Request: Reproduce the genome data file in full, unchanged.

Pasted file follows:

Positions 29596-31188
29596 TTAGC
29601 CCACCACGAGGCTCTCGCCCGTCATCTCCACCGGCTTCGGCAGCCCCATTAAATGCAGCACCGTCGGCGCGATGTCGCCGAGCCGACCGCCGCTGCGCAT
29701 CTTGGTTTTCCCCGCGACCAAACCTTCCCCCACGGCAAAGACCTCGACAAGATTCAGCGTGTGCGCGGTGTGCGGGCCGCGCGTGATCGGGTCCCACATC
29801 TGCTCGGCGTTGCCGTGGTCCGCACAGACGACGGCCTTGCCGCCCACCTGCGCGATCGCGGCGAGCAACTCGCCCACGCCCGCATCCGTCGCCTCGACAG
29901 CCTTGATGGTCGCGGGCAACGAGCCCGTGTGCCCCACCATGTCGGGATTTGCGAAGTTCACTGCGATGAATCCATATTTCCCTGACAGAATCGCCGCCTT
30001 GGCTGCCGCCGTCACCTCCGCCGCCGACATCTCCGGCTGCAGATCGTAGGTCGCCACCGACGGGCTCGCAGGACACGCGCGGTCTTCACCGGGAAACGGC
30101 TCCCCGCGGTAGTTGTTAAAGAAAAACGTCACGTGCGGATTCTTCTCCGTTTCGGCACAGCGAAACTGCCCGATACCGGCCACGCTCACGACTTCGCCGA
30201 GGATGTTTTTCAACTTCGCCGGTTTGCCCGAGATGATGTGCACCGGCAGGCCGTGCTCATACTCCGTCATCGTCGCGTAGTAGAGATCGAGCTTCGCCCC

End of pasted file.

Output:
Positions 29596-31188
29596 TTAGC
29601 CCACCACGAGGCTCTCGCCCGTCATCTCCACCGGCTTCGGCAGCCCCATTAAATGCAGCACCGTCGGCGCGATGTCGCCGAGCCGACCGCCGCTGCGCAT
29701 CTTGGTTTTCCCCGCGACCAAACCTTCCCCCACGGCAAAGACCTCGACAAGATTCAGCGTGTGCGCGGTGTGCGGGCCGCGCGTGATCGGGTCCCACATC
29801 TGCTCGGCGTTGCCGTGGTCCGCACAGACGACGGCCTTGCCGCCCACCTGCGCGATCGCGGCGAGCAACTCGCCCACGCCCGCATCCGTCGCCTCGACAG
29901 CCTTGATGGTCGCGGGCAACGAGCCCGTGTGCCCCACCATGTCGGGATTTGCGAAGTTCACTGCGATGAATCCATATTTCCCTGACAGAATCGCCGCCTT
30001 GGCTGCCGCCGTCACCTCCGCCGCCGACATCTCCGGCTGCAGATCGTAGGTCGCCACCGACGGGCTCGCAGGACACGCGCGGTCTTCACCGGGAAACGGC
30101 TCCCCGCGGTAGTTGTTAAAGAAAAACGTCACGTGCGGATTCTTCTCCGTTTCGGCACAGCGAAACTGCCCGATACCGGCCACGCTCACGACTTCGCCGA
30201 GGATGTTTTTCAACTTCGCCGGTTTGCCCGAGATGATGTGCACCGGCAGGCCGTGCTCATACTCCGTCATCGTCGCGTAGTAGAGATCGAGCTTCGCCCC